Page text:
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February 05, 2009

Cracking up: E46 Sub-frame issues Part 2

We already talked about issues with the E46 series BMW rear sub-frames in an earlier post, here is some follow-up information. The amount of damage on the vehicle in question was so bad that we decided to have the OEM sheet metal replaced completely instead repairing it by welding. Thankfully BMW stood behind their product and actually warrantied the repair portion of the work.

We sent the car to AutoMark, an authorized BMW body shop, for the sheet metal replacement.

Out with the old:
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And in with the new:
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Undercoating re-applied to the new sheet metal:
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After we got the car back, we essentially had to start over with the reinforcement procedure. First we had to grind away all the undercoating material to prep the areas for weld. Here you can see the front reinforcement plate welded onto the OEM body panel. The hole in the center is where the stud goes. The welded hole to the right is used to further bond the plate to the body. Note the hole on the left with the tan insulating material around it. This material, which is sprayed in between the body panels and structure for sound deadening and weather proofing really gave us fits. When the material heats it turns to liquid and comes pouring out of any hole or crack. Our welder switched from side to side so as to not heat the material up too much, but it was unavoidable. The sticky mess doubled the welding time to about 4 hours.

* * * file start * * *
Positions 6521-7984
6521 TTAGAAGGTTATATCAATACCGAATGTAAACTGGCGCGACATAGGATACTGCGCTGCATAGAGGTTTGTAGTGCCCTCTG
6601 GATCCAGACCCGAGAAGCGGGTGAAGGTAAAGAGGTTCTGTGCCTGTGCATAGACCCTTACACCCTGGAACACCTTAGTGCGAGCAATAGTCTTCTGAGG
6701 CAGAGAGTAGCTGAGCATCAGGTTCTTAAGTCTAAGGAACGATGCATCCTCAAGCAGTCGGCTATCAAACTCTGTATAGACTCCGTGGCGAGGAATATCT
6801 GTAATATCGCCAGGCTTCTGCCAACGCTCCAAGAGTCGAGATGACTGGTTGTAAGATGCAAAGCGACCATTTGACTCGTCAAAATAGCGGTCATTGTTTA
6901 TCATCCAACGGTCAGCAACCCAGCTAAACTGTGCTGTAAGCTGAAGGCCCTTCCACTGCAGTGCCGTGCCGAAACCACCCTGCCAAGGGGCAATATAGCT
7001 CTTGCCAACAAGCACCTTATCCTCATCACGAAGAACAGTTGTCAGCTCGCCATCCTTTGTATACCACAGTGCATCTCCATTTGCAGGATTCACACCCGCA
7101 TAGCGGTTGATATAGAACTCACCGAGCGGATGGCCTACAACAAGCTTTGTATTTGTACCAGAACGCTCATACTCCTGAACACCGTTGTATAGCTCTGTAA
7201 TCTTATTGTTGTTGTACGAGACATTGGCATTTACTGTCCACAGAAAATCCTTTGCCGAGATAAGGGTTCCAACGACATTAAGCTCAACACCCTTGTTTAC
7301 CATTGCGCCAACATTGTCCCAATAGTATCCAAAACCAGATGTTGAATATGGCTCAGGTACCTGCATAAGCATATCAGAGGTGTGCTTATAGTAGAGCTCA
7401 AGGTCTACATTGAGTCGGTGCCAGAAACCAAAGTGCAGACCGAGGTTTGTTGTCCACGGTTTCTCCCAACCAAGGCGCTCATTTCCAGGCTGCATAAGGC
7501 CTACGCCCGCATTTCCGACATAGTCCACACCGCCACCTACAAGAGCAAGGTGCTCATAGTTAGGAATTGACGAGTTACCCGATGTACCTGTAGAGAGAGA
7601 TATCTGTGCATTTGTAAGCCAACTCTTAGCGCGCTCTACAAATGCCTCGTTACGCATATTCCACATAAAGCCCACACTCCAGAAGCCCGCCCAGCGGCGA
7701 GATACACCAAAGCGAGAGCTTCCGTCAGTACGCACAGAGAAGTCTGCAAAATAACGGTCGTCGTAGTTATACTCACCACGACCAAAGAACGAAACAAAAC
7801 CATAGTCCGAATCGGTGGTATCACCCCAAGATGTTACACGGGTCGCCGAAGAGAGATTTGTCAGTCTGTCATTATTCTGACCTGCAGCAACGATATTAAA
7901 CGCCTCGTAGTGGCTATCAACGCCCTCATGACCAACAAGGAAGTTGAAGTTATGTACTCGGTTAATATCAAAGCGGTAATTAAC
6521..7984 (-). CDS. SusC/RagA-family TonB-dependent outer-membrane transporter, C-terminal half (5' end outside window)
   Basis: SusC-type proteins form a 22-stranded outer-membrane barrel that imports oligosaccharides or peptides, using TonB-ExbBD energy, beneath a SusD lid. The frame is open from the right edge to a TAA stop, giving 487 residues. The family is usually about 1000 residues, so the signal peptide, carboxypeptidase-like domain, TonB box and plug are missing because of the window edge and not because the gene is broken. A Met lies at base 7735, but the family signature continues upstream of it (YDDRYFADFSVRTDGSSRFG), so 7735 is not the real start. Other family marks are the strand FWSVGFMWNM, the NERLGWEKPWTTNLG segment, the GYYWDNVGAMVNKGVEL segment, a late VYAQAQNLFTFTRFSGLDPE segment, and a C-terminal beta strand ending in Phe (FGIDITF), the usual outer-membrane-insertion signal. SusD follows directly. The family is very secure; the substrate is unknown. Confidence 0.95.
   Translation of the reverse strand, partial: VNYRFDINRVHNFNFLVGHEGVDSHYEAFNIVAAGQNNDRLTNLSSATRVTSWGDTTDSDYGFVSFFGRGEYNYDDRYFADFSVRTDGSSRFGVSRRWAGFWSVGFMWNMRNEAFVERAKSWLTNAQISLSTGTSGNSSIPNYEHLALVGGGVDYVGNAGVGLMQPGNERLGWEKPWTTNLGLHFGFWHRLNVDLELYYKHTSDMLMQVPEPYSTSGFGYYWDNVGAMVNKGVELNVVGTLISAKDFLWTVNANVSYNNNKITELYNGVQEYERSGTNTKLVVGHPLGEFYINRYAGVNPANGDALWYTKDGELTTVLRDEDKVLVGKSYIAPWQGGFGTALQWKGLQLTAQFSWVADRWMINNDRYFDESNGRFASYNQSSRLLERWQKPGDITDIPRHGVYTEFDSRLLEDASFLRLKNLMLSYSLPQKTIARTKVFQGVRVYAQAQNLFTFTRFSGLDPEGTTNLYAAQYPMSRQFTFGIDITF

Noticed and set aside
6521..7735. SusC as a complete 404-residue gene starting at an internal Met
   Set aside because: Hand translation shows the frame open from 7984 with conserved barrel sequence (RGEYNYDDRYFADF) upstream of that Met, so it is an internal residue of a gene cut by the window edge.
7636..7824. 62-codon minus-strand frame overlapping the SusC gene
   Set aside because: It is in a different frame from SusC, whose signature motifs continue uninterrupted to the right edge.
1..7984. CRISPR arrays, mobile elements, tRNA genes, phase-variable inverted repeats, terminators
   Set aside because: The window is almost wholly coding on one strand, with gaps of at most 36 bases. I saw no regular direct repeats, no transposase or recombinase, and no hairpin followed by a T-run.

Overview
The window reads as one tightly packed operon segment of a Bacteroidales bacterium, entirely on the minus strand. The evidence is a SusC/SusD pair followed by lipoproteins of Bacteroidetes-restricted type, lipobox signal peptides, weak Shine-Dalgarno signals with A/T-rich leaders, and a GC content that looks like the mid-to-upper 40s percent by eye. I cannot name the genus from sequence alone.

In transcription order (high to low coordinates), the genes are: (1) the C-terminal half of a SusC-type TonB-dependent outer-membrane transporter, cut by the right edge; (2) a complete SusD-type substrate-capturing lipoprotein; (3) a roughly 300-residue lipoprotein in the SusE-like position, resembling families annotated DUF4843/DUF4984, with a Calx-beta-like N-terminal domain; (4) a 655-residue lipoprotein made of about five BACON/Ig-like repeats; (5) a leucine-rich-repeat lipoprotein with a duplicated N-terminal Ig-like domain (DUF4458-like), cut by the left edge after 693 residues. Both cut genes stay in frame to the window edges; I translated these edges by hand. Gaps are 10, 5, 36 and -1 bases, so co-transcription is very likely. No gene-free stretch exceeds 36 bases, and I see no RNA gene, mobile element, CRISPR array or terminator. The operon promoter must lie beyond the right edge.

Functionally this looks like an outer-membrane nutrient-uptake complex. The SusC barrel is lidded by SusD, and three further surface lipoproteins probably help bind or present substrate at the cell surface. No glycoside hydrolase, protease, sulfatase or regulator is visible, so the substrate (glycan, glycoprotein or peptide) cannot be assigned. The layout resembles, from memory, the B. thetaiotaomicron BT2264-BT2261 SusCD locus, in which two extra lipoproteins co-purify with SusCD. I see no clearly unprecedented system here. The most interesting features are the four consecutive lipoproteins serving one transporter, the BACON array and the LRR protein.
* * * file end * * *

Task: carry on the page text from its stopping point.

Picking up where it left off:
Below is view of the trunk as it came back from the body shop. There were several holes, and even a few cuts in some of the surrounding sheet metal that was made by the audio equipment installer.


This shows where we needed to cut access holes. Just beneath these areas are the structural components where the rear sub frame mounting bolts are attached.


Here is a detailed look into the access hole and the second cut, and extra welding we had to make in the structural beam under the trunk’s sheet metal skin.


New plate custom formed and welded into place.


Though these failures are relatively rare, they do occur on higher mileage cars that have had a rough life. As you can see by the two entries posted, the process to repair and reinforce the area is straightforward but very involved. This repair can easily cost over $10,000 including the replacement of the OEM sheet metal. The lesson is to inspect this area frequently, and/or add the reinforcement package before the sheet metal fails.